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doodle Offline
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Thank you SouthernMoss. I will talk to my doc about advil or NSAID. I worry about hearing loss and stomach problems if taking long term so try not to take it very often. But I didn't know that controlling the inflammation could help protect the joints.

Yes, I find exercise important. I do my walking, did love my running. I've taped 150 episodes of a yoga stretch series. It makes me feel so much better.

I've read about chiro not being good for SpA but didn't know why. Thank you for that information.

And yes, I am looking at diet. Having two teenage boys makes it difficult but am looking at cutting out starches or going to all plant based foods. Any suggestions? This will be really difficult but like you said I think keeping it healthy is most important.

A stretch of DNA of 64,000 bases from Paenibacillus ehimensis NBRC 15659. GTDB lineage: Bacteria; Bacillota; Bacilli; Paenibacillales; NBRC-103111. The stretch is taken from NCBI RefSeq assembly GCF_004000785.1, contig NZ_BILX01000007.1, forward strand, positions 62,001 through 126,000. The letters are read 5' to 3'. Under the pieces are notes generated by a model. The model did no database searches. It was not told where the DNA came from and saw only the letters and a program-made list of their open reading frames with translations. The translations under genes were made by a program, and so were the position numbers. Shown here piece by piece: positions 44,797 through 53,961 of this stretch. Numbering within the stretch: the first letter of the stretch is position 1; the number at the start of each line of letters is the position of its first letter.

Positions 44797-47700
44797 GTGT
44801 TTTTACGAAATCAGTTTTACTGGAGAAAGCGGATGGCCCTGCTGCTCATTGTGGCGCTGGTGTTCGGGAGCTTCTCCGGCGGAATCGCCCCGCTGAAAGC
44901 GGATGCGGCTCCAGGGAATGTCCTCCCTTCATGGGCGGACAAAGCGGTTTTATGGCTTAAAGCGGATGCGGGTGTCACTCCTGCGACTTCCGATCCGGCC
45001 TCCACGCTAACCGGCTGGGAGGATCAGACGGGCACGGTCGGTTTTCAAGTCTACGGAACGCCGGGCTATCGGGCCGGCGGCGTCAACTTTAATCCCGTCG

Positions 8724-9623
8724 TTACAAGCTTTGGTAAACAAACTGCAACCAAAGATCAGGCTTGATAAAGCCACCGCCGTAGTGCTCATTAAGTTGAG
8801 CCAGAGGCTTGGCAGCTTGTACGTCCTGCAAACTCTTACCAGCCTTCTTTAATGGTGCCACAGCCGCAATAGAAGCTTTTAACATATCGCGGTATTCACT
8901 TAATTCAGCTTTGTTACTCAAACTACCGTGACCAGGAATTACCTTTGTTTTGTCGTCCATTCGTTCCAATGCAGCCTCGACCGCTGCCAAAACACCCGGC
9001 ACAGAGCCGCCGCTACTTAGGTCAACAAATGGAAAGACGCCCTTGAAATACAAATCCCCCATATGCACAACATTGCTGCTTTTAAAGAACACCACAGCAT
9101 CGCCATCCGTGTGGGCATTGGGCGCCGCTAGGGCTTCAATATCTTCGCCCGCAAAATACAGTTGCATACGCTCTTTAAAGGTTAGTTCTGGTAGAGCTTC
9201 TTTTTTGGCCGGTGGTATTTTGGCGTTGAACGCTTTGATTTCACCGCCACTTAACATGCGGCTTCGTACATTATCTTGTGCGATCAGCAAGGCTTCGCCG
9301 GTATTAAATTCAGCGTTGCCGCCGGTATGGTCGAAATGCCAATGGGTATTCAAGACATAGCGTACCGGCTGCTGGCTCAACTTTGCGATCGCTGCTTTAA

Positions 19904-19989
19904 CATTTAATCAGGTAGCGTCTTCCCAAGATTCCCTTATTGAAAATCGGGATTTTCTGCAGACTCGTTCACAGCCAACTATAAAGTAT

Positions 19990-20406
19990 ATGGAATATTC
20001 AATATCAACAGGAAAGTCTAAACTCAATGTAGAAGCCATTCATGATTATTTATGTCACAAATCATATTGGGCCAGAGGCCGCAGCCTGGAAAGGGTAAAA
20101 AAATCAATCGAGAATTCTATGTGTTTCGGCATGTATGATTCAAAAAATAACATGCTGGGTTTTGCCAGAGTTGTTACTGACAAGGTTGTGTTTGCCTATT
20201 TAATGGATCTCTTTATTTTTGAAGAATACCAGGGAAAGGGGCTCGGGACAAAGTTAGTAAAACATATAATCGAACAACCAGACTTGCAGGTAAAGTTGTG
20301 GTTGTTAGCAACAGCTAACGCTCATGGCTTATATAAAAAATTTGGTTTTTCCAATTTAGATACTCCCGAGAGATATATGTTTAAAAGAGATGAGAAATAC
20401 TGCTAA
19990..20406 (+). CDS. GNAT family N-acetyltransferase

Thanks again!

#278269 - 06/17/17 02:33 PM Re: Do I have this? [Re: doodle]  
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Tacitus Offline
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Hello, doodle:

Every case is different, and Your AS has emerged late in life, so You might not want to go through all the usual things.

Try this first, for the morning stiffness: 6-8 1000mg capsules borage seed oil upon retiring. EVOliveOil by teaspoonful during the day (8+ times especially before each meal).

HEALTH,
John


Nota Bene: I am not a medical doctor, and my views do not represent the opinions of the SAA
AS Resources
My Long, Boring AS Story
Professor Alan Ebringer Diet and AS

#278271 - 06/18/17 11:59 PM Re: Do I have this? [Re: doodle]  
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doodle Offline
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Thank you John,